Over the last couple of days I have been delving into the world of one of the weirdest groups of mammals, the lemurs. Lemurs are usually mistaken for monkeys when people first see them, although I am not exactly sure why since I really only see similarity in their hands and feet, which both have opposable thumbs/toes. I mean, they have long snouts, furry ears and whiskers. They basically look like cats with fingers, especially when you consider some species even purr and meow like a cat. Don't get me wrong though, lemurs are relatives of monkeys and apes, but are a very distinct group from our simian friends.
The most important distinction is their wet nose. This is because primates are split in to two groups, the ones with wet noses and the ones with dry noses, and lemurs certainly fall in the wet nose category. A wet nose is very important to them too, because unlike the dry-nosed monkeys who communicate visually, lemurs use smell to give signals to each other...which is another similarity to cats. O_o The other features of lemurs are their interesting grooming devices (sounds kinky for some reason). The lower incisors of lemurs form what is called a toothcomb, which is exactly what it sounds like; a comb made from teeth. It is used to help groom the fur and is only found in lemurs. The other grooming device of lemurs is their claw. Four of the lemur's toes have nails on them, but the second toe has a large claw on it which is officially known as the "toilet-claw". I know, I laughed when I first heard it too. It is called this because when it was first named the term toilet meant "personal grooming", not the...can. Anywho, the toilet-claw is primarily used for raking through the fur, usually in places the lemur cannot reach with its toothcomb. The only lemur without a definitive toilet-claw or tooth comb is the aye-aye, which is not suprising considering how damn weird it was anyway. I mean, look at this thing! I'm going to go into a little detail on aye-ayes just to explain how strange they are. Aye-Ayes are commonly called "primate woodpeckers" because they are adapted to breaking in to tree trunks and extracting yummy beetle grubs. They do this first by tapping on the bark with their creepy, skeleton-like fingers and listening with their big-ass ears to see if their is a hollow spot in the tree. When they find it they use their chisel teeth and rip through the bark then shove their ridiculously long middle finger into the hollowed cavity to extract some nice delicious larvae.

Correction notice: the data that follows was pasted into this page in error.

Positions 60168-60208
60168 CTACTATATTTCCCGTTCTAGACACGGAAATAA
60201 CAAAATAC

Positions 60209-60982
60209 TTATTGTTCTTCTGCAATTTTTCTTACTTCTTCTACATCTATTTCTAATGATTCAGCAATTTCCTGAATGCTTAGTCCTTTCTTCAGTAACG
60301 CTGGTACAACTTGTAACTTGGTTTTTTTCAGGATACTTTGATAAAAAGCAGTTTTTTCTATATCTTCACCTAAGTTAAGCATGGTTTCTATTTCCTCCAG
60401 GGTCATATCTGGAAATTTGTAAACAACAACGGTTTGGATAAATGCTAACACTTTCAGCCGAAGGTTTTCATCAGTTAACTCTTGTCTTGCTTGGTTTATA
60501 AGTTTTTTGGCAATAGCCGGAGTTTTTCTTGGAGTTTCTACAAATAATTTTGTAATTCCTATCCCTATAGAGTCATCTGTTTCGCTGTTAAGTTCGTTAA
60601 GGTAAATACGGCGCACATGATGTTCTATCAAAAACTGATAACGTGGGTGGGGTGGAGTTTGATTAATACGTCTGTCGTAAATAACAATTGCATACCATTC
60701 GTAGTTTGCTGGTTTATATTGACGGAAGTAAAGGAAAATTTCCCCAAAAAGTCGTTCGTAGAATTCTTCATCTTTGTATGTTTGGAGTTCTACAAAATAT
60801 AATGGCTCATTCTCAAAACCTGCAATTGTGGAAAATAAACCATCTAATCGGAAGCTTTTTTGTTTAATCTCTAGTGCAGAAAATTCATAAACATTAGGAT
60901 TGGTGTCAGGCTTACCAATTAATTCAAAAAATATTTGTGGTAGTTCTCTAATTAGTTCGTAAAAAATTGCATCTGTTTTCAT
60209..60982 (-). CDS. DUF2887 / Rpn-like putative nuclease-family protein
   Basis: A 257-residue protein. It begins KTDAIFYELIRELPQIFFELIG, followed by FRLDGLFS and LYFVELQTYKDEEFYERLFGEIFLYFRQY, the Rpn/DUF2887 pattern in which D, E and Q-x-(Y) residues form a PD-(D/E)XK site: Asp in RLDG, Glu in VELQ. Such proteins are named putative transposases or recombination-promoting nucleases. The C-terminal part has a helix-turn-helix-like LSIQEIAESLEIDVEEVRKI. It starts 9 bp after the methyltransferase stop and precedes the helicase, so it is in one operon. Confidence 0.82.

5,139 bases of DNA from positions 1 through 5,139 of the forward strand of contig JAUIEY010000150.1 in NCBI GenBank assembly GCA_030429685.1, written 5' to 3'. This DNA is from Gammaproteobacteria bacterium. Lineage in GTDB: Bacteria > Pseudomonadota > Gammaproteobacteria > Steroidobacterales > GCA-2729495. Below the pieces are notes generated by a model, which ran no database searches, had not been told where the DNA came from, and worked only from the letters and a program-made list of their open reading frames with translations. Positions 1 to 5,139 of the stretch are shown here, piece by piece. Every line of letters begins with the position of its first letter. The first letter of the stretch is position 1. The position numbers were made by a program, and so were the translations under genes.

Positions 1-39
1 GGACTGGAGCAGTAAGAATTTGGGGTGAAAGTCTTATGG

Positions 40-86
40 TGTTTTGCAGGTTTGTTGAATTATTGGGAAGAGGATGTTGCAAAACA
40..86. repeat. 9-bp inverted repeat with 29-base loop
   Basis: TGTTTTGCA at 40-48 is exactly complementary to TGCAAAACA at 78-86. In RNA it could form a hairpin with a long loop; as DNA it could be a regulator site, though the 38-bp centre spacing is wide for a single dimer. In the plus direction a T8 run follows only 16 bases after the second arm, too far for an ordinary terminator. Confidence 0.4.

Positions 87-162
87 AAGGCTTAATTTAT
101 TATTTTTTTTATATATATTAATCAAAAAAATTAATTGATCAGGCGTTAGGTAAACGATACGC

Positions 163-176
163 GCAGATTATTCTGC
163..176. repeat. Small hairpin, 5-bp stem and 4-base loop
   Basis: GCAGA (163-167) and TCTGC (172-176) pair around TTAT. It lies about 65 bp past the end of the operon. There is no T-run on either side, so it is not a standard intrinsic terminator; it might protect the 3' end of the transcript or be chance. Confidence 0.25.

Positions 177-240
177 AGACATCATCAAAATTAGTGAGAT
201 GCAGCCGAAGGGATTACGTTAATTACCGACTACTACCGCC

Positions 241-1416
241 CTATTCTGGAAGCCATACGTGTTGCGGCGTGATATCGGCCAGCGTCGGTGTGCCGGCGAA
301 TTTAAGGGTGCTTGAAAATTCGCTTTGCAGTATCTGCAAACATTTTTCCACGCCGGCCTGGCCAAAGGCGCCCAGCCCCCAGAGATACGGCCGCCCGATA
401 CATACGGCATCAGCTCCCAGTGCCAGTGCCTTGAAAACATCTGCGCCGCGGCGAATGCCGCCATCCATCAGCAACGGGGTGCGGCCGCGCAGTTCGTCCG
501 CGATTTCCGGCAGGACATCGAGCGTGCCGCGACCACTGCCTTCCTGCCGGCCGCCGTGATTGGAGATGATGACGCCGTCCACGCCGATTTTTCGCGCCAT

Anywho, seeing as this is supposed to be about prehistoric animals let's move on to the extinct forms of lemurs. Lemurs evolved about 55 million years ago (although some studies suggest about 10 million years earlier) which was right after the dinosaurs went extinct when the world was on the rebound from all of that death and destruction. The fossil record of early lemurs is somewhat crappy, mostly due to rocks of this time are rare in Madagascar (where all lemurs are found today) and Africa (where lemurs originated).
One big problem in lemur prehistory is exactly how they reached Madagascar. The island broke off from Africa about 160 million years ago, which is waaaay before the first lemur appeared on Earth. This means that they sure as heck did not evolve there, especially when you consider the earliest lemur fossils are known from Africa.
So how did these tiny primates get across 560 kilometers of water? It is generally thought that they took a boat. No, really. They did. Most scientists believe that lemurs hitched rides on rafts of matted plants and sailed across the Mozambique Channel to their lovely island home. For most mammals this would be a nearly impossible task, but some species of lemur (which are also among the most primitive) have the ability to lower their metabolism in a manner similar to hibernation. This means they could have napped the entire trip and landed on the island safe and sound. This whole process likely took place about 40 million years ago (although, once again, other scientists say otherwise and suggest an earlier arrival of 60 million years ago).
After reaching Madagascar lemurs found themselves in a perfect world, with literally thousands of niches to fill. The first group of lemurs to split off from the main family was the group that eventually lead to our messed up friend, the aye-aye. This was pretty much as soon as the ancestral species reached the island.
Yes, I can picture it now. The wacky cousin proto-lemur gets off the boat and starts scratching and gnawing at the bark to eat the beetle grubs while the rest of the family just is glad to get rid of him. XD
Anywho, this is only part one of my little adventure into the history of lemurs. Next up will be stuff on the lemurs diversification following their arrival on Madagascar!